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What Constitutes a Tragedy at a PWI?

This article is written by a student writer from the Her Campus at Davidson chapter.

Who decides when the flag outside of Chambers gets flown half-staff?

When a black man is killed by the police, but not in Charlotte, not in our backyard, do we fly the flag half-staff?

When a 9-year-old child commits suicide after he is bullied for coming out as gay, do we fly it half-staff?

When a family of 14 was killed in an American airstrike in northern Afghanistan this July, did we fly the flag half-staff?

When a 13-year-old boy and other Yemeni civilians were killed in an American drone strike in March, did we fly the flag half-staff?

When a woman is murdered through domestic violence, do we fly the flag half-staff?

When the CIA sponsored coups to place puppet leaders in charge of different Latin American countries with the hopes that they would advance the United States’ capitalist interests, and hundreds of thousands were killed in the process and in the aftermath, did we fly the flag half-staff?

When there is a school shooting, but only five young lives full of promise and possibility are extinguished, do we fly it half-staff?

The flag outside of the Chambers building at half-staff on September 11th, 2018, 16 years after 2,996 people were killed in coordinated terrorist attacks in the United States.

What I really want to know is, what constitutes a tragedy? And what constitutes a tragedy that is “worthy” of lowering the flag in front of Chambers on Davidson College’s campus to half-staff? What are your criteria, oh Grand Decider of the Flag Height?

I’m not protesting the times that the flag is lowered; I’m not saying that those tragedies should not be recognized or commemorated. I’m asking why we lower the flag to recognize some tragedies but ignore others. The flag is a symbol that represents the vision of United States as a place “with liberty and justice for all.” So, should we not lower the flag any time a person’s or a group of people’s liberty is infringed upon? Any time there is injustice?

No, because then the flag would be at half-staff every day, and then we would have to admit the extent of our country’s brokenness and inequity, the failings of our democracy, and the fact that American Dream is a myth. How would we be able to continue expressing our national pride and flaunting our American exceptionalism with the stars and stripes perpetually waving at half-staff? How could we launch fireworks on the fourth of July if we acknowledged that justice has not been established for the immigrant children we have separated from their parents, that police violence against people of color destroys any glossy notions of “domestic tranquility,” that some in our incarcerated population will never again enjoy the “blessings of liberty?” How could we sing the national anthem at football games if we admitted that we don’t care about “the general welfare” of our poorest residents, that we stigmatize those who receive financial support from the government, that people die in our country because they didn’t have access to affordable healthcare, that we expect people who have struggled with drug addiction to stay “clean” while they don’t have a roof over their heads or friends to encourage them? How could we ask children in our schools to pledge allegiance to a republic that drops bombs in the Middle East that kill innocent people, to a nation-state that has planted brutal dictators in multiple Latin American countries, to a government that has sanctioned acts of state violence around the globe throughout its history?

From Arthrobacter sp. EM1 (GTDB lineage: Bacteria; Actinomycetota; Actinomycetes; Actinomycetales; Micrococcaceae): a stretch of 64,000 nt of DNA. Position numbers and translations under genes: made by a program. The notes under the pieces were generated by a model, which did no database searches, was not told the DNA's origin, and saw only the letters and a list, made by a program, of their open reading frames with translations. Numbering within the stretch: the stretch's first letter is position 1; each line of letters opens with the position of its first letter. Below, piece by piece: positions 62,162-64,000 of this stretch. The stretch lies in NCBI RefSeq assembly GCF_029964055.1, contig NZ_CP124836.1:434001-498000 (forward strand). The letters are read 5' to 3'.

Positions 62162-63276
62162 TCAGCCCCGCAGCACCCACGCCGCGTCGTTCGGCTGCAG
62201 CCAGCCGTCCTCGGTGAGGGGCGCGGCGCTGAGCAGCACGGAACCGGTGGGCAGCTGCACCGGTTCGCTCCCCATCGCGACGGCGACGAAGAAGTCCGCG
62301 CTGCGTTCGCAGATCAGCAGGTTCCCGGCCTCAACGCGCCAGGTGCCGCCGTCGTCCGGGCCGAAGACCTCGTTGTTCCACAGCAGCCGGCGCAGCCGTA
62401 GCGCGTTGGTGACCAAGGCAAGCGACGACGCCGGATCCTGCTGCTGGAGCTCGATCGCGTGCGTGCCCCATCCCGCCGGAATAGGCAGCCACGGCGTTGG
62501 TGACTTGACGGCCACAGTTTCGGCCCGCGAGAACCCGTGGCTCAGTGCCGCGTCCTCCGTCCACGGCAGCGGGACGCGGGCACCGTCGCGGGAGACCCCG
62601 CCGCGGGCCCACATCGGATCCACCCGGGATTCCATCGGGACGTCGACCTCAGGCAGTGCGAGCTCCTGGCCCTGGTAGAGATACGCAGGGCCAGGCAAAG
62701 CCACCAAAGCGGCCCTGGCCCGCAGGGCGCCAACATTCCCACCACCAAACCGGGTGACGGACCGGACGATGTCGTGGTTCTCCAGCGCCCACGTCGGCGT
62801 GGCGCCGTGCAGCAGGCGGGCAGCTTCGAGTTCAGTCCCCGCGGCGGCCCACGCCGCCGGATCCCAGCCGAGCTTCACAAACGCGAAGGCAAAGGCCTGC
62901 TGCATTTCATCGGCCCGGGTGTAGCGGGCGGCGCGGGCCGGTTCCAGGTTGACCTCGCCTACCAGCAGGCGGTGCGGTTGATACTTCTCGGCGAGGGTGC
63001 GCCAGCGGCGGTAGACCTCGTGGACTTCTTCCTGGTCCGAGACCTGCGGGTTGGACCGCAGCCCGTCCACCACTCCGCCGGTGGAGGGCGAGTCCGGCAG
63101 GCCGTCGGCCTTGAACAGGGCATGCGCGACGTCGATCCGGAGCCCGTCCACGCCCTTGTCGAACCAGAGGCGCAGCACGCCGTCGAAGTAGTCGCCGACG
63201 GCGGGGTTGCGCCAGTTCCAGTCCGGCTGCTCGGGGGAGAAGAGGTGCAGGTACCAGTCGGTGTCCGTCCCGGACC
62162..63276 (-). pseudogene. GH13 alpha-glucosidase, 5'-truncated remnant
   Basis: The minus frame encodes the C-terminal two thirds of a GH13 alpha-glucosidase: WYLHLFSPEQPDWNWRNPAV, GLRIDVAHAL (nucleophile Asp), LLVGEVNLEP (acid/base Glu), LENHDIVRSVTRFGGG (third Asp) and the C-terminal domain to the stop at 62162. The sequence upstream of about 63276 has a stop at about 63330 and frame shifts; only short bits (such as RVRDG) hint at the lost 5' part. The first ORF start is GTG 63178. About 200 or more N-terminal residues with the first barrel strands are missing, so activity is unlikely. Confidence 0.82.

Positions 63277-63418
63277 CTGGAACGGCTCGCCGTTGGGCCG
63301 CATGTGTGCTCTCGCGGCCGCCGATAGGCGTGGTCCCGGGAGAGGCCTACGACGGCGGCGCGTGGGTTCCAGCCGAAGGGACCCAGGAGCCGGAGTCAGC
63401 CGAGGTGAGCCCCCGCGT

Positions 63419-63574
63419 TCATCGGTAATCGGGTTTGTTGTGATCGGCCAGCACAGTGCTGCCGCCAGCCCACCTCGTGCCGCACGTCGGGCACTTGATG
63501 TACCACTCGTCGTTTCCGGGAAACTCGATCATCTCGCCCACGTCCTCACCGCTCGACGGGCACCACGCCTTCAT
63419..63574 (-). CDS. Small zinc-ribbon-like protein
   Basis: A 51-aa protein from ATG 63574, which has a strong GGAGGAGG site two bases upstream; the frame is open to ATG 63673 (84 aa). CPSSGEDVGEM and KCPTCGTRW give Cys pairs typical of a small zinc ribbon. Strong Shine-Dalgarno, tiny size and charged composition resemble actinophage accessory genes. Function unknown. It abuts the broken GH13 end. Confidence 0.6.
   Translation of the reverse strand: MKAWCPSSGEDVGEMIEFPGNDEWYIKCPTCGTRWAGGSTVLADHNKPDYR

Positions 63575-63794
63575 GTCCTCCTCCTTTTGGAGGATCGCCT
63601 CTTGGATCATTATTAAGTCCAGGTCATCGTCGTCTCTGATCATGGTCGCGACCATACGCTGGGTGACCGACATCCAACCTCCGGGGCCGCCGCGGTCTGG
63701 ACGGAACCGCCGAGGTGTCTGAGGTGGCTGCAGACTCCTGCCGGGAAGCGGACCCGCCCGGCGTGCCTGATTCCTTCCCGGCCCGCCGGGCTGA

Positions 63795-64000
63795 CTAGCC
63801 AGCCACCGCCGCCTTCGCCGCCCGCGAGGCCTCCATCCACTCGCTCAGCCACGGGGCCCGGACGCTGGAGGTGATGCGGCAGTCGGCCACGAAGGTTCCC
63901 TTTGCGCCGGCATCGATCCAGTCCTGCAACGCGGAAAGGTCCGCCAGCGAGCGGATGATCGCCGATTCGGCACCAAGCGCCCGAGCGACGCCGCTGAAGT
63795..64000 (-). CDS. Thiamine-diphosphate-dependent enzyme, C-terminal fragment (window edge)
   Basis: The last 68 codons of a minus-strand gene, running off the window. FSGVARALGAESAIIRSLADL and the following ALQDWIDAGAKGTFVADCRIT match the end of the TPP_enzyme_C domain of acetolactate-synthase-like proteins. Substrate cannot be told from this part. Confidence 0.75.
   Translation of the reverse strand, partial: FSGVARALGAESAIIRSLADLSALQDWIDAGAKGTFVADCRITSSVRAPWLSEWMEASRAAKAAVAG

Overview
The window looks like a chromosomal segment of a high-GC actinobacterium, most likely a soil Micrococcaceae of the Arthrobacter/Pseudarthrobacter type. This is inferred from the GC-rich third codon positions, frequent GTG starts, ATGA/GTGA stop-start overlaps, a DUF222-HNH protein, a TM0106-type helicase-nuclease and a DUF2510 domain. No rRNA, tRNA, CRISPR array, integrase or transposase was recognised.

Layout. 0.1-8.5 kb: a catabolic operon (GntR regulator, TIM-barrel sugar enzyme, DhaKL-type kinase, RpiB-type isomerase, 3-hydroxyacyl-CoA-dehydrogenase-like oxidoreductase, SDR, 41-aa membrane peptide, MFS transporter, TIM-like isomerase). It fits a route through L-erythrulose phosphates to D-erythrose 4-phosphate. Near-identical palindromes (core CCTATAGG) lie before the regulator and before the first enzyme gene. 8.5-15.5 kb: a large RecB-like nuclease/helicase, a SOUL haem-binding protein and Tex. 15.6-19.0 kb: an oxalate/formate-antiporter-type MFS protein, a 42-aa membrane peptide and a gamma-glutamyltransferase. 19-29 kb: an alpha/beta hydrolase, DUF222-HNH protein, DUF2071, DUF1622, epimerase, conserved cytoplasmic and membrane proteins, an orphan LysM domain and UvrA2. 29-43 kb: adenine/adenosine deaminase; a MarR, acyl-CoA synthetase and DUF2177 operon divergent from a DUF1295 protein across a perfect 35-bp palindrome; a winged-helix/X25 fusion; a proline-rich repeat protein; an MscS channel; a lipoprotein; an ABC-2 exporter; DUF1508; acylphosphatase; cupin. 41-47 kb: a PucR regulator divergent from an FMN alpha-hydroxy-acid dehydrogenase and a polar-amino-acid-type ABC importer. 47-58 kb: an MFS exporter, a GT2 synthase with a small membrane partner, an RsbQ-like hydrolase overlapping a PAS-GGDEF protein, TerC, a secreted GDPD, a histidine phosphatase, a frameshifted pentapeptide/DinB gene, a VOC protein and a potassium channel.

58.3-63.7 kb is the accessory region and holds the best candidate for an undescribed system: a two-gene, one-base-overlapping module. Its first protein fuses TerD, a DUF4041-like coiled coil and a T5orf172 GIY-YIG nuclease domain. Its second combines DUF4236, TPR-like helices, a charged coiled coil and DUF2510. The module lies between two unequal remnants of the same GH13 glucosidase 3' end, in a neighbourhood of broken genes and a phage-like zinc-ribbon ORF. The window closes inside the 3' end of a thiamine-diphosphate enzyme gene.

Tell me, who’s in charge of deciding when the flag outside of the main academic building at our predominately white institution is flown at half-staff? If you find out, let me know, because I’ve got questions.


If you are interested in writing an article for Her Campus Davidson, contact us at davidson@hercampus.com or come to our bimonthly meetings on the first and third Wednesday of the month at 8 p.m. in the Morcott Room.

Carlina is a junior Latin American Studies Major and History Minor at Davidson College and the founder of Davidson's Intercultural Dinner Dialogue program. She is Senior Editor and Co-Vice President of Her Campus Davidson. She is passionate about immigrant rights and is working on becoming a better ally to people of color.